Showing posts with label svayambhu. Show all posts
Showing posts with label svayambhu. Show all posts

Hinduism - Who Is Goddess Kalika Devi?

 

Name of both a shrine and its presiding goddess in the Shiwalik Hills (foothills of the Himalayas).

Kalika Devi is one of the Shiwalik deities and is said to be a manifestation of Kali.

The temple is located in the town of Kalka, which is located on the route between Chandigarh and Simla.

The figure of Kalika Devi, like that of many other Shiwalik deities, is a natural stone outcropping.

This is regarded as the Goddess's self-manifested (svayambhu) form.

Unlike many other Shiwalik goddesses, the Hindi literature on this shrine does not state that it is part of the Shakti Pithas, a network of holy locations related mythically as places where a body part of the dismembered goddess Sati fell to earth.

Instead, the literature praises the temple for its grandeur and might.

Local priests identify it as the location where Sati's hair fell to earth, according to the literature.

This demonstrates both the power of pamphlet literature in directing pilgrim traffic and the importance of connecting one's place to the Shakti Pithas' network.

Kalika Devi's head is said to be the protrusion of stone that creates her appearance.

Kali assumed the guise of a lovely lady and came to the temple to perform celebratory songs during the Navaratri festival, according to legend.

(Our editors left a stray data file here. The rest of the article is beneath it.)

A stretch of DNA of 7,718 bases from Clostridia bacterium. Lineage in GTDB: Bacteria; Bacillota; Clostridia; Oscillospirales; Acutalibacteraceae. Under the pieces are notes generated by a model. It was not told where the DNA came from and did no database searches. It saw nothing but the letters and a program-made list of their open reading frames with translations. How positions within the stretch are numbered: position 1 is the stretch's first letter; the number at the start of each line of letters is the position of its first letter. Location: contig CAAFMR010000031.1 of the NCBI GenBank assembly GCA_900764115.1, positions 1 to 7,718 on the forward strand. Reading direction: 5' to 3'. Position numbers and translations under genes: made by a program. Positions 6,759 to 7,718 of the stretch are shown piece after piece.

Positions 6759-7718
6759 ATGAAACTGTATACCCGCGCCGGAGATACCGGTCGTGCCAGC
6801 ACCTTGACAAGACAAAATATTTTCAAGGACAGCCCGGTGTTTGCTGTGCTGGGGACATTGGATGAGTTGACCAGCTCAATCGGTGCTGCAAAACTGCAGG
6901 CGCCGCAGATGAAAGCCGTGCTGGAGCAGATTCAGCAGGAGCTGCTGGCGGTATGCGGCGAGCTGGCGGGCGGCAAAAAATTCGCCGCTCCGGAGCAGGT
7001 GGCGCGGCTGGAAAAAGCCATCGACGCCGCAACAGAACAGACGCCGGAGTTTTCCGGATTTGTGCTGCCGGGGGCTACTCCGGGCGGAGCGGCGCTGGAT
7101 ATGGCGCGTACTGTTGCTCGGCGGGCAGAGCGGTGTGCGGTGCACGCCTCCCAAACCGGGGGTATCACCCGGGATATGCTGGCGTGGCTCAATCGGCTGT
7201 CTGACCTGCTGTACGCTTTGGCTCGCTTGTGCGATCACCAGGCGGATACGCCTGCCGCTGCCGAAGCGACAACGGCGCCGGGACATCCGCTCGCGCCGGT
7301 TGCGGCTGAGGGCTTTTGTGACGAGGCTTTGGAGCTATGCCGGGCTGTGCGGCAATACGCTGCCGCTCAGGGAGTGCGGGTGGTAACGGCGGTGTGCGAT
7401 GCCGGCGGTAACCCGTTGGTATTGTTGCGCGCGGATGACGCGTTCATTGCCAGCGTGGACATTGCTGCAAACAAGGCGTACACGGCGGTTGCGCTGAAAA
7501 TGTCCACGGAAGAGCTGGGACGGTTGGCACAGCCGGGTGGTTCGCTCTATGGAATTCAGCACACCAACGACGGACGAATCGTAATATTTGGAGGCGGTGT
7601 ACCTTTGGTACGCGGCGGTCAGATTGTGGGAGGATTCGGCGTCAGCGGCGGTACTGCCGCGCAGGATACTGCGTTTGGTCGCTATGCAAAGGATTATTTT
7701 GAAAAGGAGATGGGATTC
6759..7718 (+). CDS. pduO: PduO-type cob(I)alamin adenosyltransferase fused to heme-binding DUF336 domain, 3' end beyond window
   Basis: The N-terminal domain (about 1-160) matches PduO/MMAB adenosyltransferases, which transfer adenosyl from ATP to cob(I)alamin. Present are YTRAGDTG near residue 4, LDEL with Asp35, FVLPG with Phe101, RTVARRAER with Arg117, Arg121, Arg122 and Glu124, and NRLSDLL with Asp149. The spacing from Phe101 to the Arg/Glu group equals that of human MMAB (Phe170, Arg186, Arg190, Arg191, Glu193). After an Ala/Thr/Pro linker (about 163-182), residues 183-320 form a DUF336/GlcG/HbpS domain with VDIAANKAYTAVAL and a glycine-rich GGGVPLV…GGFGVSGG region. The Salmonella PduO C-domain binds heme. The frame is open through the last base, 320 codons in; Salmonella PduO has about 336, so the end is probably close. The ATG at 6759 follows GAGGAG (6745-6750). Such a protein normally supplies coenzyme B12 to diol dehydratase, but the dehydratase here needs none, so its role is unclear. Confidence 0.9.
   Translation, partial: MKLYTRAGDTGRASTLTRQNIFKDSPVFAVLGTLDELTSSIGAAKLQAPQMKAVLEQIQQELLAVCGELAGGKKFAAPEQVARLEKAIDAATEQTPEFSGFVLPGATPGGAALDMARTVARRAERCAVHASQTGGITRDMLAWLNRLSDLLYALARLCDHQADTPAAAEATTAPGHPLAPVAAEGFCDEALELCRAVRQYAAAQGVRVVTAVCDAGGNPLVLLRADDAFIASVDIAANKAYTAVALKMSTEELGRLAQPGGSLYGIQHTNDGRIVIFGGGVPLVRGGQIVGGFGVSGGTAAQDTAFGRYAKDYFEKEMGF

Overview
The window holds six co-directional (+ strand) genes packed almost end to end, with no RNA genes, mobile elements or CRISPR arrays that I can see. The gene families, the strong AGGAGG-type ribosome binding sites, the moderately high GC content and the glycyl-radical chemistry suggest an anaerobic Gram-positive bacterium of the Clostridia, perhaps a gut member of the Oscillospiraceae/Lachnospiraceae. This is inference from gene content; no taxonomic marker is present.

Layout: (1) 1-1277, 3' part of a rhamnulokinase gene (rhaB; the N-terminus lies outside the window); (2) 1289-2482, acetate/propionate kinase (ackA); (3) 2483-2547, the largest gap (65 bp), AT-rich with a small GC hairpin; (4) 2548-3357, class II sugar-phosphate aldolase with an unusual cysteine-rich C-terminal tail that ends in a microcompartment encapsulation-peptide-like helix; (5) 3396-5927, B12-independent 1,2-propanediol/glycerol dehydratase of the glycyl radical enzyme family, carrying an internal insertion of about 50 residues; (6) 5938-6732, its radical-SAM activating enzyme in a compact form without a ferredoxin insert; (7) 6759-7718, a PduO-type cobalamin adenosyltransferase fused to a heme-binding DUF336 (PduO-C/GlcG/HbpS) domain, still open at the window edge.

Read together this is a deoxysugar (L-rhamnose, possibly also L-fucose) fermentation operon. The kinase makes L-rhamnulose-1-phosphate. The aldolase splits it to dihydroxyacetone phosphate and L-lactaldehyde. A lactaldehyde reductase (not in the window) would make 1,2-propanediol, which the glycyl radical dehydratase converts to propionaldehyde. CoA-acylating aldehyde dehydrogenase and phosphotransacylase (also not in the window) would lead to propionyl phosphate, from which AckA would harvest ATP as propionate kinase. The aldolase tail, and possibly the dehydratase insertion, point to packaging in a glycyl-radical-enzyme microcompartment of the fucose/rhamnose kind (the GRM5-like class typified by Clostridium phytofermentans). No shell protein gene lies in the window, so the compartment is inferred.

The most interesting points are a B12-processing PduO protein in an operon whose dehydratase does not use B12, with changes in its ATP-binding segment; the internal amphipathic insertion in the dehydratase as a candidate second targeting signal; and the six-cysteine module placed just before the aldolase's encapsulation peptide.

Her voice and attractiveness had such an impact on the local king that he asked her to marry him.

Kali was enraged by the king's remark and cursed him to lose his realm.

She also forced the temple image to begin sinking into the dirt as a symbol of her anger.

She permitted the image's head to stay exposed at the request of an enthusiastic follower.

 

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Hinduism - Who Is Goddess Jwalamukhi?

 


 ("mouth of fire") One of the nine Shiwalik goddesses and the presiding deity of the Jwalamukhi temple in Himachal Pradesh.

Jwalamukhi is one of the Shakti Pithas, a network of locations holy to the goddess that stretches throughout the Indian subcontinent, according to the site's legendary charter.

Each Shakti Pitha commemorates the location where a piece of the dismembered goddess Sati fell to earth and reincarnated as a new goddess; in the case of Jwalamukhi, the bodily part was Sati's tongue.

Because the human tongue is such a strong portion of the body, linked to speaking, eating, and sex, Jwalamukhi is seen as a highly powerful temple.

A little natural gas vent in the cave where the shrine is located has been illuminated for as long as anybody can remember.

This flame is said to represent the Goddess's self-expressed (svayambhu) form, manifested in the shape of her tongue.

See David R. Kinsley's Hindu Goddesses (1986) and Kathleen Erndl's Victory To The Mother (1993) for further information.

 


You may also want to read more about Hinduism here.

Be sure to check out my writings on religion here.